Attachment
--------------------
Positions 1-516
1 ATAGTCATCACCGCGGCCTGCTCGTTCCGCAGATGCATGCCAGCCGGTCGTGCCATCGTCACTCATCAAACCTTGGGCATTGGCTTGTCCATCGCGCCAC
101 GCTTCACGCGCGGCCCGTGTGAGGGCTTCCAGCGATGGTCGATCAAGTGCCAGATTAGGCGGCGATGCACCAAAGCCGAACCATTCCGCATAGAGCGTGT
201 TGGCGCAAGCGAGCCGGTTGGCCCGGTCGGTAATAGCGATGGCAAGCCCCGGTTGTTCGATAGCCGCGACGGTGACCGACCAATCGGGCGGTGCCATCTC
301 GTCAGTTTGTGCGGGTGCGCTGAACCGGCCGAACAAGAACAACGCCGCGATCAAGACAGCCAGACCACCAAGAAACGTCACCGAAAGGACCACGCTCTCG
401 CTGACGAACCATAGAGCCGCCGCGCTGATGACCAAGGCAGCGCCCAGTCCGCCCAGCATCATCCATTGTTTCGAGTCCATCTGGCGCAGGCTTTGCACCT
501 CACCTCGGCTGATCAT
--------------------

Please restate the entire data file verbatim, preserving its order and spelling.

Positions 1-516
1 ATAGTCATCACCGCGGCCTGCTCGTTCCGCAGATGCATGCCAGCCGGTCGTGCCATCGTCACTCATCAAACCTTGGGCATTGGCTTGTCCATCGCGCCAC
101 GCTTCACGCGCGGCCCGTGTGAGGGCTTCCAGCGATGGTCGATCAAGTGCCAGATTAGGCGGCGATGCACCAAAGCCGAACCATTCCGCATAGAGCGTGT
201 TGGCGCAAGCGAGCCGGTTGGCCCGGTCGGTAATAGCGATGGCAAGCCCCGGTTGTTCGATAGCCGCGACGGTGACCGACCAATCGGGCGGTGCCATCTC
301 GTCAGTTTGTGCGGGTGCGCTGAACCGGCCGAACAAGAACAACGCCGCGATCAAGACAGCCAGACCACCAAGAAACGTCACCGAAAGGACCACGCTCTCG
401 CTGACGAACCATAGAGCCGCCGCGCTGATGACCAAGGCAGCGCCCAGTCCGCCCAGCATCATCCATTGTTTCGAGTCCATCTGGCGCAGGCTTTGCACCT
501 CACCTCGGCTGATCAT